The Public Gardens is a brilliant, wonderful book, a sort of a wild institution, intense and readable. Linda Norton looks at the world like a dog who likes to tear apart couches—repressed but not for long. Though full of shame, this book is shameless. A life is freely divulged as are the multitude of homeopathic bits from the author’s reading list. The overall experience of moving through The Public Gardens’ shuttling prose and poetry is quietly breath-taking. I have felt and learned much from this book! Her “Gardens” are both organized and entirely disorderly—anything and anyone from any point in history might saunter through, and that’s the meaning of public isn’t it? I find myself loving this writer’s mind, light touch, and generous heart and I, reader, didn’t want to go when it was done. My bowl is out. More! —Eileen Myles
The Public Gardens by Linda Norton is available for $16 (including s/h) payable via PayPal or check made out to Pressed Wafer and sent to the address at the top of this page.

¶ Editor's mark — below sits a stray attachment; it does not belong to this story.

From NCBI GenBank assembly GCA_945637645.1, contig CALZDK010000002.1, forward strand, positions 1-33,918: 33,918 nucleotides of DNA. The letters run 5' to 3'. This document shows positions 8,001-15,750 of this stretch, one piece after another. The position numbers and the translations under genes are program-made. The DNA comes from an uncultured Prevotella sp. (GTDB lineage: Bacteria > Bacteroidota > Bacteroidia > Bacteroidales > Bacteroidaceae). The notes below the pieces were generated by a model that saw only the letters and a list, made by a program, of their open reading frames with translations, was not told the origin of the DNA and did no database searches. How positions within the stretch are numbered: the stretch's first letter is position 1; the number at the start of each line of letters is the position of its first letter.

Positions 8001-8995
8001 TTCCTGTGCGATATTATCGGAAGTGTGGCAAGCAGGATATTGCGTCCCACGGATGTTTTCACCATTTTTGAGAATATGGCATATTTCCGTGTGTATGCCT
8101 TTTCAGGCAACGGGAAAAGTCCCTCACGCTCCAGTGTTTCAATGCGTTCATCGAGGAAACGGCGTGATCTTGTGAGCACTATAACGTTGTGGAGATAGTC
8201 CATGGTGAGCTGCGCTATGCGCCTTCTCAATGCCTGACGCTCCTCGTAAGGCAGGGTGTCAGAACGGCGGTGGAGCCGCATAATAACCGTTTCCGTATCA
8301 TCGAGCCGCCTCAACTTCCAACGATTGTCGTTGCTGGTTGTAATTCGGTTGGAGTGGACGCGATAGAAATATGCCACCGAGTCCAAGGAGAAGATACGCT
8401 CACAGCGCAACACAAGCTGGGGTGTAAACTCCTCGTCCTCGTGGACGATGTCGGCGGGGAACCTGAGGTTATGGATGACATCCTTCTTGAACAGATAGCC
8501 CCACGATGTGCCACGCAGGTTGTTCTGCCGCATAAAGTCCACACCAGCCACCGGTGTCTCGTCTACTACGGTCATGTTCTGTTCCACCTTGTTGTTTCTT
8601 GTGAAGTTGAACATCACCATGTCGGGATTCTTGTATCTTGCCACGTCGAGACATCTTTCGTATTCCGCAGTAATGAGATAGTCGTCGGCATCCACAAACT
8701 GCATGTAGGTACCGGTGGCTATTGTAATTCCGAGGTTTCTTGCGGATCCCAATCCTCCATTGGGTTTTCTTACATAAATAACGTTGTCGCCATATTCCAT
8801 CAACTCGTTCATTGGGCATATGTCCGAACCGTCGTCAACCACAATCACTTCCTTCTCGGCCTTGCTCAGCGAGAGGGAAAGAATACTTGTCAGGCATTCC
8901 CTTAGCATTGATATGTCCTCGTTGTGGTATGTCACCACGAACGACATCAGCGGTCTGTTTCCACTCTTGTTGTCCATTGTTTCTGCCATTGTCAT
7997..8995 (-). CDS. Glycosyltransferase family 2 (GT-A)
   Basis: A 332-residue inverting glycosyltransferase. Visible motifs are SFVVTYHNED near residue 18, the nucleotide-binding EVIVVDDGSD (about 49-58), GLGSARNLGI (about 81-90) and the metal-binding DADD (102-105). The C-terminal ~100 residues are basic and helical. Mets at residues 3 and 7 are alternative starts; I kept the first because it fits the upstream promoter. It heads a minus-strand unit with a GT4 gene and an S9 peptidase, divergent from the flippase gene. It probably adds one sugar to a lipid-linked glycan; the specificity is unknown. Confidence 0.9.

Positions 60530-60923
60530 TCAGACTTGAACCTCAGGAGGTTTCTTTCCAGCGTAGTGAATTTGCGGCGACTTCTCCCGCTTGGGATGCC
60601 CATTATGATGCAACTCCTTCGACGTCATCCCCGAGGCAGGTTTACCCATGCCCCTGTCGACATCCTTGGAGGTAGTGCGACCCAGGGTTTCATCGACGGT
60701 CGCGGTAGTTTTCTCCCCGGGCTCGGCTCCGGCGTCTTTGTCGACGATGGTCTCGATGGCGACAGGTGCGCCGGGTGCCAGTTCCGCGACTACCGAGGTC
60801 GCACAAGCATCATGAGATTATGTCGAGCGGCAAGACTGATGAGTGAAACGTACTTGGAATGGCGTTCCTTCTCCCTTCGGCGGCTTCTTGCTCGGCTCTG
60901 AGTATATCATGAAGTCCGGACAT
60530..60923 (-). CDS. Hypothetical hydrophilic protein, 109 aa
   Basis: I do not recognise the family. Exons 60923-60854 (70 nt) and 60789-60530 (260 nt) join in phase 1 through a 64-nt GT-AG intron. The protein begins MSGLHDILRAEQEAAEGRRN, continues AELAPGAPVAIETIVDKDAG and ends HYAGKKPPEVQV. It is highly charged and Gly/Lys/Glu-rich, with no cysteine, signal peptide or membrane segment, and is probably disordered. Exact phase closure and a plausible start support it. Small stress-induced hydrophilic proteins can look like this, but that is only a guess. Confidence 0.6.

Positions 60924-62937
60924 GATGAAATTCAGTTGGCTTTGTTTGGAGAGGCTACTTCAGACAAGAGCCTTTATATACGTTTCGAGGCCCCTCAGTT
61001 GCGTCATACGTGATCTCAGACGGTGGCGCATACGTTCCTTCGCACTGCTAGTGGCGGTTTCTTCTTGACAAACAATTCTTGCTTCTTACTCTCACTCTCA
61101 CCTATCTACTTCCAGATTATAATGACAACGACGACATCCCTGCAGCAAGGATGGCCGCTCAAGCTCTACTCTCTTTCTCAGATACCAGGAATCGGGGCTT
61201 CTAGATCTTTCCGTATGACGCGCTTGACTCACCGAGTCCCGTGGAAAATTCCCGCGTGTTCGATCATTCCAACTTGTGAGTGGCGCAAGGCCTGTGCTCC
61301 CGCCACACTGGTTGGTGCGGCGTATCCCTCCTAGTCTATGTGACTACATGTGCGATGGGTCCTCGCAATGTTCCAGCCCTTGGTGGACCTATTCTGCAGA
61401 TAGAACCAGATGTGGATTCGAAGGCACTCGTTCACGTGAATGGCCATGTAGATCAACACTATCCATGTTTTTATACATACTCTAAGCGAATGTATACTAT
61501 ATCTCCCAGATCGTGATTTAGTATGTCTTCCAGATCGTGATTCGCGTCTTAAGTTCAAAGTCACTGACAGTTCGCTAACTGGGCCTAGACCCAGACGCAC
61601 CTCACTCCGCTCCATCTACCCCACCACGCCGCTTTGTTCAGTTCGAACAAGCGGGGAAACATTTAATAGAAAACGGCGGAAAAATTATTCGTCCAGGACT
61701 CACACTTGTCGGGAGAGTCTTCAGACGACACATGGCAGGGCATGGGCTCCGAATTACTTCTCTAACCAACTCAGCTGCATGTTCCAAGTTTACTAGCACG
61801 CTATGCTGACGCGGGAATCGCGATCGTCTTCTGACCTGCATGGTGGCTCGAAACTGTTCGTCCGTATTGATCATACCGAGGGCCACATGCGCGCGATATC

What Are Intellectuals Good For? appraises a large gallery of twentieth-century intellectuals, including Randolph Bourne, Dwight Macdonald, Lionel Trilling, Irving Howe, Isaiah Berlin, William F. Buckley Jr., Allan Bloom, Richard Rorty, Stanley Fish, Christopher Lasch, Edward Said, Ellen Willis, and Christopher Hitchens. It also includes two essays on intellectuals and politics and concludes with one on moral consequences of our species cyber-evolution. George Scialabba, a columnist for the Boston Globe and contributor to the Boston Review, Dissent, the American Prospect, and the Nation, is admired by a circle of discerning readers. What Are Intellectuals Good For?, his second essay collection, brings his voice to a larger audience. Scott McLemee, the Intellectual Affairs columnist of InsideHigherEd, has contributed a foreword.